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From Mexico's 10 Young Innovators aged below 35 the most outstanding is Víctor Manuel Serdio Villareal, because he was chosen as 2015 Innovator of the Year on the strength of his project to develop microchips used for early detection of cancer.
The idea of nanomanufacturing transistors which were smaller, faster and cheaper came about through a conversation with his partner, who works in a biotech company. His partner suggested Victor use protein sensor nanostructures. The proteomics revolution now allows us to obtain more information about diseases through proteins — measuring from five to 15 nanometers — with structures which can interact with them. Serdio and his team are the only ones who can interact with them.
“This is not a pipe dream. We've been working on it for years. At the end of this year or the start of the next we will be reaching the proof of concept stage, and from then on we will be ready to receive major investments. This means we will be able to characterize not only one protein, but several of them, and thus be able to make a specific diagnosis”, the young Innovator of the Year says hopefully.
Serdio explains that he had a good time taking part in the Younger than 35 Innovators Awards, and not only did he enjoy himself but the competition also encouraged him to work hard. “I want to get back to the lab and put all my energy into this project”, he added after receiving his award.
In his opinion, entrepreneurs have to specialize on the things they are good at and let others do the other parts of the project. Serdio stressed that entrepreneurship is multi-disciplinary. For example, you can do research, but perhaps through cooperating with different experts in their respective areas, new ideas can be created.
Marco Antonio Trujillo Tejeda, head of innovations in Sunu, won the Social Innovator of the Year award. Marco tells us that his interest in assistive technologies and disabilities developed in a blind girls' school in Guadalajara (Jalisco). There, his partner worked with a prototype which used electrical impulses, later modified to vibrations in a bracelet worn by the blind children.
“It has taken four years to develop this project, which began as a social service. A year and a half ago, we gave a series of presentations about the device to the girls' parents, and they decided it was very useful. At that point, the device stopped being a project and it has become a product which is very helpful for these schoolchildren”, he says.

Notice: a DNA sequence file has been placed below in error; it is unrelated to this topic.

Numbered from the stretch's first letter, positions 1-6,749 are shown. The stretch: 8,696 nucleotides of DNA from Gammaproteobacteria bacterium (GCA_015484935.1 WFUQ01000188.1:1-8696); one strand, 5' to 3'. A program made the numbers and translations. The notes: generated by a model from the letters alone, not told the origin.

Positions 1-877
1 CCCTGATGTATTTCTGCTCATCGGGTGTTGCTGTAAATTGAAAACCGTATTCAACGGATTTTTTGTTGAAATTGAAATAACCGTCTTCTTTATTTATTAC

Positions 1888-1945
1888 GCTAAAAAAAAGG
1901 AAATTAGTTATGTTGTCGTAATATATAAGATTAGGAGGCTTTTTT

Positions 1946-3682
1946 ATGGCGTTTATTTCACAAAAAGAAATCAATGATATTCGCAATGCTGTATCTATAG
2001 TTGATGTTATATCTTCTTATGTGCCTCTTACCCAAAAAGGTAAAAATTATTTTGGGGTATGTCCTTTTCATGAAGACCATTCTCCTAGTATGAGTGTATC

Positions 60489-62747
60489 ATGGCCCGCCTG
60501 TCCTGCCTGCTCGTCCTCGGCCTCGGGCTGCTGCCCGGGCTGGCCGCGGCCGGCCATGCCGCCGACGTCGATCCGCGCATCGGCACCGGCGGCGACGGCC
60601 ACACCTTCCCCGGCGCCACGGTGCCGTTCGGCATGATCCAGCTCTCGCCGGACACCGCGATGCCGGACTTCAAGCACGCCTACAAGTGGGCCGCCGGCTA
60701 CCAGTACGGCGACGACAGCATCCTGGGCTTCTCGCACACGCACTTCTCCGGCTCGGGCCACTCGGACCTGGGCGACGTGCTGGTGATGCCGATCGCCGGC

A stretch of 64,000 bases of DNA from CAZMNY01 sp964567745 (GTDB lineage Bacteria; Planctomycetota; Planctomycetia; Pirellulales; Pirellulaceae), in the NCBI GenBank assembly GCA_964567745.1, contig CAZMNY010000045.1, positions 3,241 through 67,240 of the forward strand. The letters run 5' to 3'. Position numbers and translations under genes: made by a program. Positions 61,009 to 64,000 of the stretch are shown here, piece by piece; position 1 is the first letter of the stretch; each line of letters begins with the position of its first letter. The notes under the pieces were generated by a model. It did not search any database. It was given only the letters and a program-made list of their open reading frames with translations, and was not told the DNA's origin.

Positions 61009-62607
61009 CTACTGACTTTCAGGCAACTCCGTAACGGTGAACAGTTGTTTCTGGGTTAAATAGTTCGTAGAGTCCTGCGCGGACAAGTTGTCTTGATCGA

Trujillo says that it is difficult to be an entrepreneur because you are always swimming against the tide: there are thousands of variables and you don't always have the knowledge you need. He thus feels very proud indeed to have his efforts acknowledged by such important institutions. “Efforts for these kinds of events are good for connecting and seeking motivation, to awaken the latent innovation which is repressed in all of us. I feel honored that they consider me to be an example for others to follow”.
The entrepreneur urged other young people to try out and validate his ideas, because ideas are only good once people have confirmed that they are valuable. “You have to knock on doors, show the beneficiaries their development is valuable, with those people's support it is less easy to be discouraged and you can make your project a reality”.
Acknowledging young entrepreneurs
The Massachusetts Institute of Technology (MIT) first published "Technology Review" 110 years ago, and since then, this technology and innovation journal has become essential reading material. Every year, the journal organizes a competition for the most innovative entrepreneurs under 35, who have the greatest innovative potential.
"Technology Review", in conjunction with BBVA Bancomer and the Inter-American Development Bank, awards prizes to these innovators with the general aim of turning this group of innovators into the largest community of technological developers. According to Pedro Moneo, the editor of the Spanish version of "Technology Review", this field has huge potential.
Entrepreneurs had three minutes to present their projects:
Ramón Bacre: His biotechnological fertilizers fight climate
Carlos Bernal: A sensor placed within the toilet monitors diabetics' glucose levels every time they urinate.
Peter Bloom: His organization facilitates access to mobile telephony in isolated indigenous
Eva Hernández: Her low-cost test strips detect vaginal infections by non-invasive
David Leal: He has created a machine that eliminates the toner from printed pages by laser and the paper to be reused.
Edgar Rodríguez: He has designed a condenser that extracts water from air moisture without electricity.
Víctor Serdio: His chips with nanometric sensors detect individual proteins associated with cancer.
Elena Soaje: She has invented an educational drone that is built using Lego pieces and is controlled a smartphone.
Marco Trujillo: His smart bracelet will serve as a guide for blind people.
Sharon Velásquez: Her biosensor detects fecal contamination in water intended for human use.